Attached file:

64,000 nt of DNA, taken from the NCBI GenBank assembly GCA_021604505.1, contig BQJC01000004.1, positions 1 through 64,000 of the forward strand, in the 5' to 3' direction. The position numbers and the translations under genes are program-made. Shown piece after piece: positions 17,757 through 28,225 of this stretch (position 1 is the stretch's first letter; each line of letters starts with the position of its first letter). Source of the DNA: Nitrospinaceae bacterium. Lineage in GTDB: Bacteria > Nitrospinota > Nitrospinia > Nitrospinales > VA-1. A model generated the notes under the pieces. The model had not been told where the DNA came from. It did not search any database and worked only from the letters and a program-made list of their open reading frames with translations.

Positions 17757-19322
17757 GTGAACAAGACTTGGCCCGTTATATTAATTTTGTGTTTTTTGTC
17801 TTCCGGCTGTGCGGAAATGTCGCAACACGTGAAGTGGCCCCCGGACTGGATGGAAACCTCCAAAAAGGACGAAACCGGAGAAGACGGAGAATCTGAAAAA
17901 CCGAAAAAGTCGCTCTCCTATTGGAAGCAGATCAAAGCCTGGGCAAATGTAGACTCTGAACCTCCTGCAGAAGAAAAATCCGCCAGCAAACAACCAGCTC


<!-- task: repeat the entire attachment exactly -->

64,000 nt of DNA, taken from the NCBI GenBank assembly GCA_021604505.1, contig BQJC01000004.1, positions 1 through 64,000 of the forward strand, in the 5' to 3' direction. The position numbers and the translations under genes are program-made. Shown piece after piece: positions 17,757 through 28,225 of this stretch (position 1 is the stretch's first letter; each line of letters starts with the position of its first letter). Source of the DNA: Nitrospinaceae bacterium. Lineage in GTDB: Bacteria > Nitrospinota > Nitrospinia > Nitrospinales > VA-1. A model generated the notes under the pieces. The model had not been told where the DNA came from. It did not search any database and worked only from the letters and a program-made list of their open reading frames with translations.

Positions 17757-19322
17757 GTGAACAAGACTTGGCCCGTTATATTAATTTTGTGTTTTTTGTC
17801 TTCCGGCTGTGCGGAAATGTCGCAACACGTGAAGTGGCCCCCGGACTGGATGGAAACCTCCAAAAAGGACGAAACCGGAGAAGACGGAGAATCTGAAAAA
17901 CCGAAAAAGTCGCTCTCCTATTGGAAGCAGATCAAAGCCTGGGCAAATGTAGACTCTGAACCTCCTGCAGAAGAAAAATCCGCCAGCAAACAACCAGCTC